Botswana’s acquisition of a 24% stake in a Belgian diamond company is one of the most ambitious attempts by an African country to move beyond extracting minerals to adding more value.
The three-year old HB Antwerp is worth “hundreds of millions” of dollars, co-founder Rafael Papismedov told Semafor Africa. The investment will help the company open a new facility in Botswana and hire about 350 more people by 2026.
“Diamonds remain the mainstay of our economy,” said Botswana’s Minister of Minerals and Energy Lefoko Moagi, speaking during the announcement of the partnership in late March. “And indications are that they will remain so for the foreseeable future.”
The diamond sector accounts for some 20% of Botswana’s GDP and over 90% of its foreign export earnings and just over 30% of government revenue.
Botswana’s government is also keen for more transparency using HB’s proprietary platform to be able to trace diamonds from source to the consumer. “The legacy of the diamond industry is that everything is built on trust and a handshake,” Papismedov told Semafor Africa. “As disruptors we say don’t trust, verify.”
As the world’s second largest diamond producer, Botswana is already well-established within the global diamond supply chain but not just because it has some of the world’s highest quality gems. The government has a joint venture with the world’s second largest diamond manufacturer, De Beers and also owns a 15% stake in the company.
Botswana’s president, Mokgweetsi Masisi, has suggested he is prepared to upend a decades-long diamond mining arrangement with De Beers unless the industry giant improves its terms. The current 10-year license deal, which ends in June, entitles Botswana to buy up to 25% of the diamonds mined in their joint venture, Debswana. Industry insiders speculate that Botswana wants to push for closer to 50-50. Botswana earns around $4.5 billion per year in sales, taxes and royalties from its partnership with De Beers.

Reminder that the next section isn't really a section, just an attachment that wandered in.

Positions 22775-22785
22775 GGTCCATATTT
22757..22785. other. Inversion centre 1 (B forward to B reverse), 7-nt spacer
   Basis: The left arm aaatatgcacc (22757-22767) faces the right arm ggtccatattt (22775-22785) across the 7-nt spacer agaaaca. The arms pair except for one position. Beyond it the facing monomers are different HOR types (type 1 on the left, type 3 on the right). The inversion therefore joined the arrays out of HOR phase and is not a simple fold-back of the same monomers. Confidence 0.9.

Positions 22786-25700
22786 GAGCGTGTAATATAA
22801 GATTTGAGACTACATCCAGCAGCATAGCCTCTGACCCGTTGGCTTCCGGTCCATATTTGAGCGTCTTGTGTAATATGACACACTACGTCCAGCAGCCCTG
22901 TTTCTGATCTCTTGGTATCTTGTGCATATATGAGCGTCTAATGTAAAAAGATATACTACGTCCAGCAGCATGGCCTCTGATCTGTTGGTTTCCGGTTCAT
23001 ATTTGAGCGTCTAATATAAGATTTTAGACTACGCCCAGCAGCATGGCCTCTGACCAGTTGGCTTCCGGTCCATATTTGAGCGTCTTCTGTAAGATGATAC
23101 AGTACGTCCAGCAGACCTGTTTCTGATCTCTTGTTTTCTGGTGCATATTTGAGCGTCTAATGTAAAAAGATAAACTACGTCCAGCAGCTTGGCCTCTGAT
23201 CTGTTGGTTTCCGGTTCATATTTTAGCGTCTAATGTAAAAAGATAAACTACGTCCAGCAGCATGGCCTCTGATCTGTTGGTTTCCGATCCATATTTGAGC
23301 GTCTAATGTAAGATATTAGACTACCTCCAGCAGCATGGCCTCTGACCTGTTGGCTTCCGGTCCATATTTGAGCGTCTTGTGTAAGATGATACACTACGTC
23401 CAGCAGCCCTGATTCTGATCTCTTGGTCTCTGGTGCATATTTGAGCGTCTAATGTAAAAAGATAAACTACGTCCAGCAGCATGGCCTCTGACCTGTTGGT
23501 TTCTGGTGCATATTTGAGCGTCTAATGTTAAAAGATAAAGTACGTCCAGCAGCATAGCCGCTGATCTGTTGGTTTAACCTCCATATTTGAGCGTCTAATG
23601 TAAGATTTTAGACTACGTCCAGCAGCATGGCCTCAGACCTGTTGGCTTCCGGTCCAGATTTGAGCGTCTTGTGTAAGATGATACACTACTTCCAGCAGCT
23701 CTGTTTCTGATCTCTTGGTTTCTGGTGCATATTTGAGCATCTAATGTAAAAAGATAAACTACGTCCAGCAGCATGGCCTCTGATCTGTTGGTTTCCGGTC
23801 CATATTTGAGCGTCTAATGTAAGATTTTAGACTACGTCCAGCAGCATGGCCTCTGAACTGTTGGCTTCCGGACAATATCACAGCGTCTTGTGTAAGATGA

While the HB partnership is exciting and progressive in an industry not known for being exciting nor progressive, especially in Africa, it’s a relatively small deal in real terms. Paul Zimnisky, a diamond industry analyst, sees some elements of the HB Antwerp deal as “posturing” by Botswana to help push a better deal over the line with De Beers.
But Zimnisky agrees that Botswana is serious about improving transparency and moving down the value chain like more African countries are trying to do. Zimbabwe (lithium), DR Congo (cobalt, copper), and Zambia (copper) have all talked in recent months about more downstream processing taking place in their countries or even producing the electric vehicle batteries themselves in Africa.
But it’s different with the diamond trade. India still controls about 95% of the rough diamond processing market. “Traditionally it’s been difficult to move down the supply chain to beat them on quality and price,” Zimnisky said.
Room for Disagreement
Botswana and other diamond miners have a limited amount of time to earn their maximum advantage. “At some point, more lab-grown diamonds will be sold than naturals,” said diamond analyst Edhan Golan in a research note published in March.
The View From Johannesburg
With the diamond industry dominated by De Beers and Russia’s Alrosa, smaller industry players have had to consider merging. “I think it’s healthy for an industry to have smaller and bigger players, but I think the multitude of single-asset companies is difficult,” one South African mining CEO told Reuters in February.
- “We now know how the diamond industry operates. We used to receive 10% of the stake, but now, under my leadership, we are receiving 25%.” Voice of America reports on how Botswana President Masisi is pushing for a better deal with De Beers.